Federal law requires that meat sold for retail/wholesale markets be processed at a federal or equivalent state inspected facility. Unfortunately, during the pandemic, federally inspected facilities were booked months or years out, meaning Oregon meat producers couldn't get their products into the market. Oregon's cooperative agreement with USDA FSIS will give ODA the authority to inspect with oversight by USDA FSIS. Like the USDA, an ODA inspection will ensure compliance with construction, sanitation, food safety, and humane handling regulations.

The state's program is not meant to compete with USDA. Instead, it complements the federal program and increases the state's capacity by supporting smaller, local businesses to enable them to produce, process and ship statewide. Existing USDA inspected facilities may choose to stay with the federal inspection program or enroll in Oregon's program if it is beneficial to the business. ODA continues to work to serve the changing needs of Oregon's diverse agricultural and food sectors.



Oregon producers can apply to the State Meat Inspection Program by visiting ODA's State Meat Inspection Program web page or emailing StateMeatInspection@oda.oregon.gov. According to the cooperative agreement, USDA will reimburse the state 50 percent of the program costs. Inspections during normal business hours will be conducted free of charge. Please visit ODA online for more information on Oregon's state meat inspection program and answers to frequently asked questions.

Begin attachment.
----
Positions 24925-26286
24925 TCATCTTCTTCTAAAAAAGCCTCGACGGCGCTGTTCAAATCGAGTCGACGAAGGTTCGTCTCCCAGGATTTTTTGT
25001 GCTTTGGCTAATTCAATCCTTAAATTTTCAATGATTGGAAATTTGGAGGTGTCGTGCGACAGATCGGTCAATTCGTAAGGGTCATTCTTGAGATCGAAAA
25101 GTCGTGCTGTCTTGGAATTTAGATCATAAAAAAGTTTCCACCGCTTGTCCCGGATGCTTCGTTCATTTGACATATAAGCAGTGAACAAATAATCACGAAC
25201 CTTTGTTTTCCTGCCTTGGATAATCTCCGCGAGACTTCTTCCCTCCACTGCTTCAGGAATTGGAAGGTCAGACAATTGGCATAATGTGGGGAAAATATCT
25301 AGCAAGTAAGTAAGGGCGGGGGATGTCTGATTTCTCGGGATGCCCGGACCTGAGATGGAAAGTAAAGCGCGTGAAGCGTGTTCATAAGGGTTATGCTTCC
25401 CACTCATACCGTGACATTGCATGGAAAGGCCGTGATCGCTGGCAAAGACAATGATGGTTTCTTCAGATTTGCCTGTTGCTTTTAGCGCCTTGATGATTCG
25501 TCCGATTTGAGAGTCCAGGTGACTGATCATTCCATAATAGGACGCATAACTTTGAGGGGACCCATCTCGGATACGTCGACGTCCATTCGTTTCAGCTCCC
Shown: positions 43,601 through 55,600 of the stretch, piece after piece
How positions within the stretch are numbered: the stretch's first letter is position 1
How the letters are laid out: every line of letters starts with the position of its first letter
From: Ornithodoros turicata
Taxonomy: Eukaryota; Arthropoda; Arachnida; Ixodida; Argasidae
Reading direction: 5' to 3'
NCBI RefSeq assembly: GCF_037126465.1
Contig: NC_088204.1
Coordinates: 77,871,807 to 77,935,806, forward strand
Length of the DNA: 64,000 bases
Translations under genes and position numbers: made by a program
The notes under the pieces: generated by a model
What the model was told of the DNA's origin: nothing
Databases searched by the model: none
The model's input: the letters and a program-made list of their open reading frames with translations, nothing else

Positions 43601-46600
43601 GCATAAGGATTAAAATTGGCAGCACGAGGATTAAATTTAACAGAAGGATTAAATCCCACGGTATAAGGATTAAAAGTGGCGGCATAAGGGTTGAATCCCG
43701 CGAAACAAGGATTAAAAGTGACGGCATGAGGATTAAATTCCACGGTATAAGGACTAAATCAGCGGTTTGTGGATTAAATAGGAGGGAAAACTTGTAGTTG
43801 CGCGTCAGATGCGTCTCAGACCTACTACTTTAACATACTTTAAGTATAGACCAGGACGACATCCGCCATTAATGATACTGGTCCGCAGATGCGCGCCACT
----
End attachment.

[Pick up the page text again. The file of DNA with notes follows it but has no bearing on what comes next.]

With the addition of Oregon, 28 states now have state meat inspection programs and for more information about state inspection programs nationwide, please visit.

--Staff Reports

Post Date: 2022-07-30 06:20:56Last Update: 2022-07-30 09:53:22

Unclaimed Property Marks One Year with Oregon State Treasury
“These programs are vital to reuniting Oregonians with their property and assets”

In July 2021 -- one year ago -- the Oregon State Treasury completed the successful transition of Oregon's Unclaimed Property and Estates programs from the Department of State Lands.

The transfer, initiated by SB 454 and approved by the Oregon Legislature in June 2019, moved oversight of the two programs to Treasury while continuing to protect Oregonians' assets. Oregon's Unclaimed Property Program holds more than $880 million in unclaimed funds and other property for owners to claim in perpetuity. The Estates Administration Program safeguards personal estates when Oregonians die without a will and known heirs.

Since the transfer to Treasury, the program has: "These programs are vital to reuniting Oregonians with their property and assets, and I am proud of the team at Treasury that works diligently every day to make this a smooth and effective program," said Oregon Treasurer Tobias Read. "I encourage all Oregonians to go online and check to see if Oregon is holding money that belongs to them, because we want to return every dollar to its rightful owner as quickly and efficiently as possible."

Each fall, companies, nonprofits, and government agencies across the state must report and remit unclaimed property to Oregon State Treasury. During the 2021 reporting period last October -- the first since the program moved to Treasury -- a record $80.8 million was reported, representing property such as uncashed checks, unreturned deposits, forgotten bank accounts, and abandoned safe deposit boxes.



"The Unclaimed Property and Estates team is here to help reunite people with their assets. We are excited that we have been able to expand our capacity and streamline service for people who file claims with us. I encourage people to search if they have unclaimed property that we are holding for them," said Claudia Ciobanu, Trust Property Director at Treasury.

Oregonians who want to see if the state is holding unclaimed property on their behalf can visit unclaimed.oregon.gov and search their name.

--Staff Reports

Post Date: 2022-07-29 13:14:30Last Update: 2022-07-28 16:52:54